I drew up these four Books; A Perpetual Oblation to Love; In Everlasting Anathema, Sacred to Pan, and the Nymphs; and, A Delightfull Possession even for all. But here comes a Snapdragon Objection from a Poetaster in the way; and he would spoil our Poetry, as Prophetasters do Theologie. These Books (sayes he) are handsome in the Greek, but in our Saxon (make the best) it cannot be. Our Pastorall Doricque (Sir) has shewn it self in verse, and prose, fine as Arcadian Holy-dayes,. . . But there is another ftill. To imagine Children exposed, (the very basis of the book) is not at all for this Age, an Age wiser far then that. It may be so; For Æsculapius had always a great beard, though his Father Apollo never had any. Did you never leave any your self to Saint Antholin's or Greggs? Then read the Stories of the East and South, and you shall find many Children, both exposed, and Fortunate. This. . . . enough to face the Cuffs of this Book; and make me laugh in me sleeve if any man require more.

Yours to serve you, GEO: THORNLEY.

Upon the Most Ancient and Elegant Poem of Daphnis and Chloe, accurately and deliciously rendered by his Learned Friend Mr. George Thornley.

To the ReaderEdit

As flesh and Fish and Plants thy Body feed,
(Gentle Sweet Reader) so thy Mind has need,
With Speakings, Writings, Printings to be fed,
And fresh-suggested Notions nourished.

And as our Rabbies of severest brow,
Not only food to keep thee live, allow,
But to delight thee many daintie dishes,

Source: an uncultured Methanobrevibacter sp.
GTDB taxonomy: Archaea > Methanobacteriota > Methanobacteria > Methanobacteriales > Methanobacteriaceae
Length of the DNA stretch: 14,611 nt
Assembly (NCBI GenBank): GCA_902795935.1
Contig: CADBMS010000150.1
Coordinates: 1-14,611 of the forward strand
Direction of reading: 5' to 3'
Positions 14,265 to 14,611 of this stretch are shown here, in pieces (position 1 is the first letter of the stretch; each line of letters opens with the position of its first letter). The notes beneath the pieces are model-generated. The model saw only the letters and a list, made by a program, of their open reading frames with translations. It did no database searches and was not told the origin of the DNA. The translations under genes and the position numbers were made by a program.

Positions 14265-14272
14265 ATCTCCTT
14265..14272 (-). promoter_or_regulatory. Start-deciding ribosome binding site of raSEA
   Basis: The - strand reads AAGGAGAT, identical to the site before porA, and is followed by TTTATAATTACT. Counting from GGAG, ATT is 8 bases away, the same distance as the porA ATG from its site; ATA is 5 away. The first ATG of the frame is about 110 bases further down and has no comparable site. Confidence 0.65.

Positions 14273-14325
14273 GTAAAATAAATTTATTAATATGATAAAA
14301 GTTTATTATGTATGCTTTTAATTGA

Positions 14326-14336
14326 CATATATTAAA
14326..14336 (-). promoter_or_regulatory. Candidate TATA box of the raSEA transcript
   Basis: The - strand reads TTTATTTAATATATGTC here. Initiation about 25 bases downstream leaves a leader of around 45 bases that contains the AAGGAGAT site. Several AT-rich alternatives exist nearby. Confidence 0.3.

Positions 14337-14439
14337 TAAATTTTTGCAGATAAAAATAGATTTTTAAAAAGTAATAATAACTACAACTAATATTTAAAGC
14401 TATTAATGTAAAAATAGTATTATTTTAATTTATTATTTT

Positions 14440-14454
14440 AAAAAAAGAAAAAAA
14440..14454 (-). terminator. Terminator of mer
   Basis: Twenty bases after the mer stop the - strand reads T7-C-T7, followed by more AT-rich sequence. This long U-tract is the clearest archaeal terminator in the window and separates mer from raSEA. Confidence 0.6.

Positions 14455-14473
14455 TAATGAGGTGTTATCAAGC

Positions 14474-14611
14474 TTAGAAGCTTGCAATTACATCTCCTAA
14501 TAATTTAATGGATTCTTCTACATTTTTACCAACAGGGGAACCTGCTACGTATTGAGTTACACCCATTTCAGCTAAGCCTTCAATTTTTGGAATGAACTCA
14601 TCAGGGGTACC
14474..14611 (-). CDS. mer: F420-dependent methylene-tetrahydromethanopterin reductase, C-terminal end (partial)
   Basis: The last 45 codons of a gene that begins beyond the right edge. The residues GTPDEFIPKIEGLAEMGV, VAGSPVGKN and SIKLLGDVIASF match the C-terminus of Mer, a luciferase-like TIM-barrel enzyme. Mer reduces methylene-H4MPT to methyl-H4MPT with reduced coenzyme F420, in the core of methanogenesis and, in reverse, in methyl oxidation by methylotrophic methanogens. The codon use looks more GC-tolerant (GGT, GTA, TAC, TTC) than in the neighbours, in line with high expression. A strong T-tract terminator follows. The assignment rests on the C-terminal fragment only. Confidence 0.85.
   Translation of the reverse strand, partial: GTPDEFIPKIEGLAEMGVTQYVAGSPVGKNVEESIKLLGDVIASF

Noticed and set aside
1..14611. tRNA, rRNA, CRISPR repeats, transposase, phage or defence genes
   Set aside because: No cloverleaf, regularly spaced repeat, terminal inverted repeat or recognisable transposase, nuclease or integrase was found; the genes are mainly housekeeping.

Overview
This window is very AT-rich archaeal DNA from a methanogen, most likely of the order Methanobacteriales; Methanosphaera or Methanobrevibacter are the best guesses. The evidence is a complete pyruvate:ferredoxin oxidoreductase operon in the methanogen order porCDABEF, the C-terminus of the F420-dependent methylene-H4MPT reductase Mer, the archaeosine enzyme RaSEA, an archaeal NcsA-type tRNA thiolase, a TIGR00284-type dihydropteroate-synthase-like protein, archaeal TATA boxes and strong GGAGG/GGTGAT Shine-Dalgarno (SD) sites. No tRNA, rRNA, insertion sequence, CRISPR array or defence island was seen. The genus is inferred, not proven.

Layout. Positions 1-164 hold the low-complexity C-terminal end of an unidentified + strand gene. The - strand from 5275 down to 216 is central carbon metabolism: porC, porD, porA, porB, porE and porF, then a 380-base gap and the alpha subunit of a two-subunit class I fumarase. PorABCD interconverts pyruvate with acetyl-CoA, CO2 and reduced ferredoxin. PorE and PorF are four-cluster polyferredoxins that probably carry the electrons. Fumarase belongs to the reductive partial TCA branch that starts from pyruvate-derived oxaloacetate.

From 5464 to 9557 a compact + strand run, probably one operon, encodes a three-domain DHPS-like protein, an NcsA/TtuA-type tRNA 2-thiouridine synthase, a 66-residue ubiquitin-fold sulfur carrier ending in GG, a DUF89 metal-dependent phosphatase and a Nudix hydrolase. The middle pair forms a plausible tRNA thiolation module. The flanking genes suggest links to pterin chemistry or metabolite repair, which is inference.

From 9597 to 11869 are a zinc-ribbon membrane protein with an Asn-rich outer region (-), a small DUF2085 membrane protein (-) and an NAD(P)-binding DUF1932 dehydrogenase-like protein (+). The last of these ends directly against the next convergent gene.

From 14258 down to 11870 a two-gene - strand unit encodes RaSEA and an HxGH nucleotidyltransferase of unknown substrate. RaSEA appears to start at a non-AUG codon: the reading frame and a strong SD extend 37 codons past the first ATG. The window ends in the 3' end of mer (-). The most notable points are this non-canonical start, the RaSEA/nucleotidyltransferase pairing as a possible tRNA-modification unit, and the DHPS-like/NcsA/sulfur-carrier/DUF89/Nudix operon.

Of Flesh and Fruit, or Pastorall and Fishes,
By Art compos'd; So, that thou have, 'tis fit,
Custards, Tarts, Puf-pasts, Florentines of wit,
For to refresh the Palate of thy mind,
And to divert those rugged cares that grind
And fret thy Heart and overtire thy Braine;
Mingling delight (as Cato bids) with Paine.
See here, of Græcian Turtle Dovesa paire,
Dish't up in White-Broath, by the witty care
Of learned Longus, and our Thornlyes Art;
Whose Alchemie is able to convert
The Græcian Silver into English Gold,
And all the Elegancies to unfold,
Of that sweet language. Come and sit awhile,
And let these innocent Lovers make thee smile.
R. W.

Upon the AuthorEdit

Ofter the Scaligers and Heinsius name,
Aur Critick-Cæsars, who can raise thy fame,
Great Sophist ? unlesse Colledges, and the Pen
Of all our best new University men,
If yet in all their Libraries there be
So much of the Arts left as to praise thee.
Let them their Aristotle himself rehearse,
And prove thy worth by Syllogisms in verse;
And then Conclude, None truly can declare
The Sophists praise but the great Sophister.
James Wright.

Upon the TranslatorEdit

You're prodigal, Sir, and give more then our due;
For you translate Longus and Lesbos too:
That Island's now turnd English, and we see
Greek Mitylene made of London free;
Both Citties speat one Language, and our stock
Of sheep first sure were brought from Chloes Flock.
For when I see the Lesbian Dorick Fleece
Spun to so fine an English thred from Greece;
I straight conclude, The Sheep, the Wool's the same.
And differ not in goodnesse but in name.
Only I with Lycamium and her Goose
Had still spoke Greek; and not her selfe prov'd loose,
And publike too: For sure a dimme eye may,
See through her thick dark Grove too much of day;
And I, who yet am young, thus censure can,
The Book thee Scholar speaks, the Grove a man.
James Wright.


    This work is a translation and has a separate copyright status to the applicable copyright protections of the original content.

This work was published before January 1, 1926, and is in the public domain worldwide because the author died at least 100 years ago.


This work was published before January 1, 1926, and is in the public domain worldwide because the author died at least 100 years ago.